Let’s celebrate “Big Eyes” artist, Margaret Keane

March is a month for celebrating women. All women who have contributed to the advanced of women worldwide should be celebrated. Margaret Keane, born Peggy Doris Hawkings, was an American painter known for painting her models with enlarged eyes. She did this because she temporarily lost her hearing as a child and learned to understand people’s eyes; the children she painted were an important part of her. Her most famous works are Tomorrow Forever, The Stray, No Dogs Allowed, Love Makes a World of Difference. 

Keane was born in Nashville, Tennessee on September 15, 1927. She became interested in art at a young age and eventually attended art school. Initially she attended school in her home state, but eventually went to study in NY. 

She then met her husband Frank Ulbrich and had a daughter, Jane Ulbrich.

In the 1950’s they divorced and she moved to San Francisco with her daughter. In 1955, she remarried to Walter Keane, who also had a daughter from a previous marriage.

Walter began to sell her paintings, but she was unaware of the fact that he also claimed them as his own. Even when she did find out, she stayed quiet out of fear. Apparently Walter threatened to kill her unless she continued to paint for him. 

At some point she even publicly announced that the paintings were in fact his. Keane said the pain was almost unbearable. She tried to bear with it by saying “at least they were being shown”.

One of the paintings was displayed on the wall of a Bank of America. After this, Walter took the paintings to multiple showings all over America. Walter Keane became one of the most popular artists of his time and was even recognized by Andy Warhol. 

The paintings were being sold for up to $50,000 behind the story that he paints children he saw traveling in post-war Berlin. Because the paintings were high in demand, Walter had Margaret painting for 16 hours straight.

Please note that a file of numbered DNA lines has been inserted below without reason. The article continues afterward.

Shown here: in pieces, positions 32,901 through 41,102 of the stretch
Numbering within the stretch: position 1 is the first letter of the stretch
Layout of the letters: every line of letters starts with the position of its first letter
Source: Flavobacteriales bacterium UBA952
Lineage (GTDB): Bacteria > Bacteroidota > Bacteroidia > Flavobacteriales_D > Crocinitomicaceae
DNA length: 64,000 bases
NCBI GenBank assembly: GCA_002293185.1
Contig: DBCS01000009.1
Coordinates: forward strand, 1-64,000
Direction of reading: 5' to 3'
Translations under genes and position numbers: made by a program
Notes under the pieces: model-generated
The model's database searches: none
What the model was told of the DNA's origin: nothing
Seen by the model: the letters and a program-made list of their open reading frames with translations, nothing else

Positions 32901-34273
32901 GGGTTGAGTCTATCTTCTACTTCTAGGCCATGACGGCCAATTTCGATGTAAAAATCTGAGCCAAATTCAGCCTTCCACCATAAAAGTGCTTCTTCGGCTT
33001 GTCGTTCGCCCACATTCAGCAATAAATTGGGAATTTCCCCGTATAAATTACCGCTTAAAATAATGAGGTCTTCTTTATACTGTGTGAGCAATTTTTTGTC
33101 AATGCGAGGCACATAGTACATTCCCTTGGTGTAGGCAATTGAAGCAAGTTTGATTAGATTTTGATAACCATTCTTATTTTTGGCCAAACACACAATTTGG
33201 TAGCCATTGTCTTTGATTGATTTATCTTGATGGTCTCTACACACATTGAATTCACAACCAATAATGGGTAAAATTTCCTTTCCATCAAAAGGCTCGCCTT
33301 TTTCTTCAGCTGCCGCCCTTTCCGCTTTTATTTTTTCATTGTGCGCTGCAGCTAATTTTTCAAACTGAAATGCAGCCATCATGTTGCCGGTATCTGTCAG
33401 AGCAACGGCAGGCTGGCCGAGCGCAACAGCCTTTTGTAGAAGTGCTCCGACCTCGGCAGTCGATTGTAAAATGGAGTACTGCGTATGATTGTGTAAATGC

Walter had bought a large mansion in San Francisco with a pool and hosted countless parties. He even invited celebrities and had multiple affairs. However, Keane had no idea of this because she was locked away in her room painting.

Bill Ray

Keane no longer found joy in painting so she tried to come up with a new style and promote her own art. Only then did Walter announce that she’s also an artist. Some critics even said that Margaret’s style was superior, but she never gained more popularity than “Big Eyes”.

In 1970, Keane announced on a radio show that she was the real artist and that Walter had been committing fraud for 20 years. It took 16 years until the court officially ruled her as the genuine artist. 

The trial ended in a paint-off where both Keane’s were provided with supplies and asked to paint something. Walter didn’t paint anything while Keane finished in 53 minutes. She won $4 million from Walter but never saw a penny, though she was just happy that people knew she was the artist.

Walter became delusional and still claimed he had created “Big Eyes”. He eventually died in 2000 alone and without any money.

Margaret happily remarried and moved to Honolulu where she lived a quiet life. After finding some peace there, she finally moved back to San Francisco where she still paints.